19 Songs, 1 Hour 1 Minute

EDITORS’ NOTES

Jerry Lee Lewis is timeless — but not ageless. At 74, Lewis has lived a crazy life and his music has worn its scars, often to great effect. His 2010 album, Mean Old Man, is similar to his 2006 release, Last Man Standing, where the studio is jammed with celebrities wishing to pay their respects to a living legend. He sings with a sense of knowing. Whether he’s mocking his own persona on the title track, or moving on over for Kid Rock and Slash on “Rockin’ My Life Away,” the Killer still holds all the cards in the studio as his piano pumps throughout the album like a human heart. Keith Richards joins him for a woozy-boozy version of the Rolling Stones’ “Sweet Virginia.” “Whiskey River,” with Willie Nelson, is a match of two legends. “You Can Have Her” comes off like vintage Sun sessions with Eric Clapton and James Burton slinging their guitars into the solo slots. The man can throw a party. The expanded version includes another Stones cut, “Dead Flowers,” with Mick Jagger, for a smooth country stroll into depravity. Gillian Welch brings sweet harmonies to “Please Release Me” and “I Really Don’t Want to Know.” Country, rock n’ roll, and everything in between, the Killer does it all. At 74.

EDITORS’ NOTES

Jerry Lee Lewis is timeless — but not ageless. At 74, Lewis has lived a crazy life and his music has worn its scars, often to great effect. His 2010 album, Mean Old Man, is similar to his 2006 release, Last Man Standing, where the studio is jammed with celebrities wishing to pay their respects to a living legend. He sings with a sense of knowing. Whether he’s mocking his own persona on the title track, or moving on over for Kid Rock and Slash on “Rockin’ My Life Away,” the Killer still holds all the cards in the studio as his piano pumps throughout the album like a human heart. Keith Richards joins him for a woozy-boozy version of the Rolling Stones’ “Sweet Virginia.” “Whiskey River,” with Willie Nelson, is a match of two legends. “You Can Have Her” comes off like vintage Sun sessions with Eric Clapton and James Burton slinging their guitars into the solo slots. The man can throw a party. The expanded version includes another Stones cut, “Dead Flowers,” with Mick Jagger, for a smooth country stroll into depravity. Gillian Welch brings sweet harmonies to “Please Release Me” and “I Really Don’t Want to Know.” Country, rock n’ roll, and everything in between, the Killer does it all. At 74.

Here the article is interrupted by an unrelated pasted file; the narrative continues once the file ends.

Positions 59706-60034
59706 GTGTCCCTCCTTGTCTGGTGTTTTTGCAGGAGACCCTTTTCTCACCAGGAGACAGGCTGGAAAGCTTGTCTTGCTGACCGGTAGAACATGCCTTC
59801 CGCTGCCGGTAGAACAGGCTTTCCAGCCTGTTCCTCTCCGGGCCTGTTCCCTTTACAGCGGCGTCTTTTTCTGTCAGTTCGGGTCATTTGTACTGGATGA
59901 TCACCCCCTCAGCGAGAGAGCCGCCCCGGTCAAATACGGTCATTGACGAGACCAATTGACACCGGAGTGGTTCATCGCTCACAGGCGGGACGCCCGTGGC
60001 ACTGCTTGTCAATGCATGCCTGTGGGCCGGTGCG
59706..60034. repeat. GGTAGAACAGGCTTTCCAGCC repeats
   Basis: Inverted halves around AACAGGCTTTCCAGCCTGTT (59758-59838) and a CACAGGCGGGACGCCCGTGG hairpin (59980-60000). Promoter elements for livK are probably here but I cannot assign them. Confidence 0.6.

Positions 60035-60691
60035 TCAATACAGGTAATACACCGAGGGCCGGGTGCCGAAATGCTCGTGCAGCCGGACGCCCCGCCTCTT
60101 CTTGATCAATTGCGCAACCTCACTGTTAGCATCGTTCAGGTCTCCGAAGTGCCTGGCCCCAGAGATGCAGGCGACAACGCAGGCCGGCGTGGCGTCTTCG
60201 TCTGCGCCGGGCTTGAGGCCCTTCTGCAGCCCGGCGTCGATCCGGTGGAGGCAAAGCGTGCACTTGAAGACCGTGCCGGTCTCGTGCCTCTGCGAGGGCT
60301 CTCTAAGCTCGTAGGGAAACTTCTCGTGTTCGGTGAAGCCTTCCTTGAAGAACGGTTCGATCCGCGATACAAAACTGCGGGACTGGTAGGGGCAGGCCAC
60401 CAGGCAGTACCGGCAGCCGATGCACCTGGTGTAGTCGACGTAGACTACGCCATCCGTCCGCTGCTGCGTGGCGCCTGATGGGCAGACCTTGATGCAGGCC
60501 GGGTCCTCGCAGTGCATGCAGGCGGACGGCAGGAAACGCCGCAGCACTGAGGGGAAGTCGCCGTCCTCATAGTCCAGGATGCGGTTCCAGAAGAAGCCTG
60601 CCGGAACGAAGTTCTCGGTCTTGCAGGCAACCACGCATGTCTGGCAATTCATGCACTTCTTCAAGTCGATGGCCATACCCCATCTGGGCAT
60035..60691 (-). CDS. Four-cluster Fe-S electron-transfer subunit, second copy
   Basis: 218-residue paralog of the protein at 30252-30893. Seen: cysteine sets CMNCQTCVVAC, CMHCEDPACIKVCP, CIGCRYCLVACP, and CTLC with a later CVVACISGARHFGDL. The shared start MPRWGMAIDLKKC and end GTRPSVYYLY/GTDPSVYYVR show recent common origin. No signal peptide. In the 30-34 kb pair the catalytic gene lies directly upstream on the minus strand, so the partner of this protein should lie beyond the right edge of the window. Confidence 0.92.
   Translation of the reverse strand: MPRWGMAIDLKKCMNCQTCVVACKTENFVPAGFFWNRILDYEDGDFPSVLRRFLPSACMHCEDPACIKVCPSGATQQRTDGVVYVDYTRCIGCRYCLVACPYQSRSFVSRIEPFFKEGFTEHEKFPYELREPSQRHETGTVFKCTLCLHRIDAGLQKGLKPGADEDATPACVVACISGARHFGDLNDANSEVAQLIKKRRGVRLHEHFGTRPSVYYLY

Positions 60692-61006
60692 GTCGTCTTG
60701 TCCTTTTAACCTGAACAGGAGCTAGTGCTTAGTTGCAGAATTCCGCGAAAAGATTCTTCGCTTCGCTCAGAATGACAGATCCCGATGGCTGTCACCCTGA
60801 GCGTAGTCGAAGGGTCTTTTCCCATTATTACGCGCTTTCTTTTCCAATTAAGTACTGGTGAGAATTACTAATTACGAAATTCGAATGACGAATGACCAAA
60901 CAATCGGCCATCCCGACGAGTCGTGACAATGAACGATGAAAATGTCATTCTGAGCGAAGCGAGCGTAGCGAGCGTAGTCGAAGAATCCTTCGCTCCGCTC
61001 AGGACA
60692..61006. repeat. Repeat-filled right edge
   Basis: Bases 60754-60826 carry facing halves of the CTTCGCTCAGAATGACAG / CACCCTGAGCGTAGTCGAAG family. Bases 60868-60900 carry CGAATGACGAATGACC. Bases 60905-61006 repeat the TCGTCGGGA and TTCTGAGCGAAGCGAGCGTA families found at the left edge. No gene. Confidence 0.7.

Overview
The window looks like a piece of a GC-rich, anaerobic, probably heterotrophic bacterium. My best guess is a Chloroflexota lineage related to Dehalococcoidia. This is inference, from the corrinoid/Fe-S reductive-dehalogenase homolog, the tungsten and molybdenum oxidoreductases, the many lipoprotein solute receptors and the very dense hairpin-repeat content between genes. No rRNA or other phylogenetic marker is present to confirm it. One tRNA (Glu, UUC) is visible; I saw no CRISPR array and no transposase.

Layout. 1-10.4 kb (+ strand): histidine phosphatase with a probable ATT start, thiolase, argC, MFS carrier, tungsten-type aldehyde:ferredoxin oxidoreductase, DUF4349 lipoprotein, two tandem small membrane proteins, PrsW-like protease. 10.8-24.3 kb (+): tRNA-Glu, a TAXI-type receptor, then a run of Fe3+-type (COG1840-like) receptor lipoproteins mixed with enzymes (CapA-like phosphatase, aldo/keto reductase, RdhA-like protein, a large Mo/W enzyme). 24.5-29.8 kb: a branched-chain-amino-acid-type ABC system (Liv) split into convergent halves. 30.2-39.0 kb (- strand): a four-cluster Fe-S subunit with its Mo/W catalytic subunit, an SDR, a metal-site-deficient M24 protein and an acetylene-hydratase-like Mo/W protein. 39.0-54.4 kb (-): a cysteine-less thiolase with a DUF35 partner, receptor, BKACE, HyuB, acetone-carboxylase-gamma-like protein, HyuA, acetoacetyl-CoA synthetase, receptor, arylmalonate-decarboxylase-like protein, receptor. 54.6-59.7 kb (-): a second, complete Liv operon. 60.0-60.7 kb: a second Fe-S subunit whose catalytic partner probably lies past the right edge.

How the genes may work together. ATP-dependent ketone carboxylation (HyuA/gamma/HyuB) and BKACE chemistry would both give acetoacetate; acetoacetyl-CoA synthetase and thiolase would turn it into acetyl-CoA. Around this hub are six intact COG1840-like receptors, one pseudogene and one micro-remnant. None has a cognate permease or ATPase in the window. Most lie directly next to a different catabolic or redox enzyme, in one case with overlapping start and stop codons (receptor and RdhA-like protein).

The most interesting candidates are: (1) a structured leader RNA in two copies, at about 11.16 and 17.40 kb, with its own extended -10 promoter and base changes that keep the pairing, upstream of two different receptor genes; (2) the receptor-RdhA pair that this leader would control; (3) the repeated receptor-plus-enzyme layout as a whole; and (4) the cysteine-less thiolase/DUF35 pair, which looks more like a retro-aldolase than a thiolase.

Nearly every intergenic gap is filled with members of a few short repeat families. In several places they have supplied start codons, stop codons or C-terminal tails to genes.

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About Jerry Lee Lewis

Singer and pianist Jerry Lee Lewis channeled the sanctity of gospel and the seduction of the blues into some of early rock ’n’ roll’s most joyfully furious singles. A former divinity student born in Louisiana in 1935, he brought the ecstasy of church music to pounding rockers like 1957’s “Whole Lotta Shakin’ Goin’ On," kicking loose his piano stool with the gleeful savagery of any future guitar-destroying punk (he was known to his rockabilly peers as The Killer). And his attempts to outdo the audacity of his hero-turned-rival Little Richard inflamed a secular audience primed for a new brand of wildness. (His proud embrace of African American music thrilled in a repressively segregated era.) Lewis’ career was sidelined by one of rock’s first headline-worthy scandals when he married his 13-year-old cousin in 1957—though by then he’d already managed to uncork the pent-up sexuality of an entire generation with songs like “Great Balls of Fire." He eventually found humility (if not gentility) as a revered country-music storyteller, sketching deeply human characters, like the broken man confronting his alcohol-fueled regrets in 1968’s “What's Made Milwaukee Famous,” with all the passion of his rock hits.

HOMETOWN
Ferriday, LA
GENRE
Rock
BORN
September 29, 1935

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